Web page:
Rewind quickly to the 2014 playoffs for the Anaheim Ducks. Jonas Hiller, a proud veteran of the National Hockey League and an Olympian for Switzerland, is passed over twice in the second round in favor of younger goaltenders by head coach Bruce Boudreau. In game seven, Boudreau once again passes on Hiller in favor of a 21-year old rookie named John Gibson. By the time Hiller comes in to relieve Gibson in that game, the damage is already done.
Think he remembers that moment?
With seven seasons at hockey’s highest level under his belt, Hiller surely carries with him a certain level of professional pride, so getting left out of the lineup in the Ducks’ biggest game of the season had to have stung.
Fast forward a a year later, and Hiller has an opportunity to exact revenge on a coach and a club that basically gave up on him after he had already proven his worth. He was welcomed with open arms in Calgary and has the full support of his coaching staff. Clearly, Hiller will be ready to go once the puck drops on round two.
For the Anaheim Ducks, the Swiss netminder presents a new kind of challenge that they never had to contend with against Winnipeg: a goaltender that can steal games. It’s well documented that Calgary doesn’t exactly dominate possession-wise, yet they are an opportunistic club that can manufacture grimy playoff goals.
Add a goaltender of Hiller’s caliber into the mix, and you have all the makings of a potential upset in round two.
Ducks Need Early Intensity To Overcome Hiller
What can the Ducks do to avoid this doomsday scenario? First and foremost, ignore all the nonsense about neither of these teams not wanting to play with the lead. Sure, it was great that Anaheim was able to come back three times in round one, but it’s simply not a winning equation when the goalie in the opposing net isn’t named Ondrej Pavelec.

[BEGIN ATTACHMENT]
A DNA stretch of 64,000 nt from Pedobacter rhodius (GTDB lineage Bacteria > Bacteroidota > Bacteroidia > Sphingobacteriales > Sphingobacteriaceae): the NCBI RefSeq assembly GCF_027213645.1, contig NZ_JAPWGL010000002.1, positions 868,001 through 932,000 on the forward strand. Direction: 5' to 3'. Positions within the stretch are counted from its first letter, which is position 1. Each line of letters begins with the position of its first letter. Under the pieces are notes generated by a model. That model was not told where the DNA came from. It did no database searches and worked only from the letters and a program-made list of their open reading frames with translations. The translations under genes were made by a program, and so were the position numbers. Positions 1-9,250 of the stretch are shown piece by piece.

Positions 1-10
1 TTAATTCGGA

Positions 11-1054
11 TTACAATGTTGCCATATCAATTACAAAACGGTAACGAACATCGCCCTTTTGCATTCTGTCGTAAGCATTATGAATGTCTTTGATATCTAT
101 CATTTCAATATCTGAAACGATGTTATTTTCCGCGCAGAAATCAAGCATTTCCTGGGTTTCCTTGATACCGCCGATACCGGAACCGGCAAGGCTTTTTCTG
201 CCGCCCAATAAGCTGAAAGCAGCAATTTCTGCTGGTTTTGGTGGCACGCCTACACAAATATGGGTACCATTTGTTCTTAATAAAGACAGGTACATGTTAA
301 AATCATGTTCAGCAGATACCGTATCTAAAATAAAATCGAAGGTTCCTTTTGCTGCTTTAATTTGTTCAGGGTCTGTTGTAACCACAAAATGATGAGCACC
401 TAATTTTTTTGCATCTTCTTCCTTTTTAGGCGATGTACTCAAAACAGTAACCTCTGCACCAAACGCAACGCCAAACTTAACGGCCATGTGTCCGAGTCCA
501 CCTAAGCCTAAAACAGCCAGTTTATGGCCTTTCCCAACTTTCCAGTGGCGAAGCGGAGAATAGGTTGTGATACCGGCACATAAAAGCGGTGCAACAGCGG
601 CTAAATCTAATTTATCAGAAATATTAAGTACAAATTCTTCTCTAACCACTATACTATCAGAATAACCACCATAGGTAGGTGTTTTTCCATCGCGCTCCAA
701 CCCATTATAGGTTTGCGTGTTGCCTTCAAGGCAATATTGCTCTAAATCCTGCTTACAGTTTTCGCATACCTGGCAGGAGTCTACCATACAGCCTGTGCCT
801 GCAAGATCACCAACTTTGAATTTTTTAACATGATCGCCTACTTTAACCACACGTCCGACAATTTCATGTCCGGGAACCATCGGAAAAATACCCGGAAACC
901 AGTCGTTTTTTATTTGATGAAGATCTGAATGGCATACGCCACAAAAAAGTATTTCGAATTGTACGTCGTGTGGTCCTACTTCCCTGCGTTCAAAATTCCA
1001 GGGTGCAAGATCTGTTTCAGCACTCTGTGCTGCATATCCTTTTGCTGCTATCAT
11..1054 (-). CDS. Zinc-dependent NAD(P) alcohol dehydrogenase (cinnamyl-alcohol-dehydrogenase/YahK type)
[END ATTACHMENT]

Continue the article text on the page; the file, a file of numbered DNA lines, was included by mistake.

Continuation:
Anaheim needs to bring the same offensive intensity in the first period that they usually reserve for later in the game. When they’re clicking, the Ducks can look almost unstoppable offensively with a blitz of aggressive attacks through the neutral zone. They’ve got the skill and the speed to overpower teams, and their greatness in doing so maybe explains why they wait until their backs are against the wall.
Boudreau said it himself in a recent article in the Orange County Register; you simply can’t win games in the NHL sitting on leads. For the Ducks to not become the latest victims of the Calgary miracle, they’ll have to implement that philosophy to the fullest.
With a vengeful, yet familiar face staring them down through a cat-eye cage, that task won’t be an easy one. If the Ducks are up to it though, even a Herculean effort from Hiller won’t be enough to stop Anaheim’s offensive juggernaut.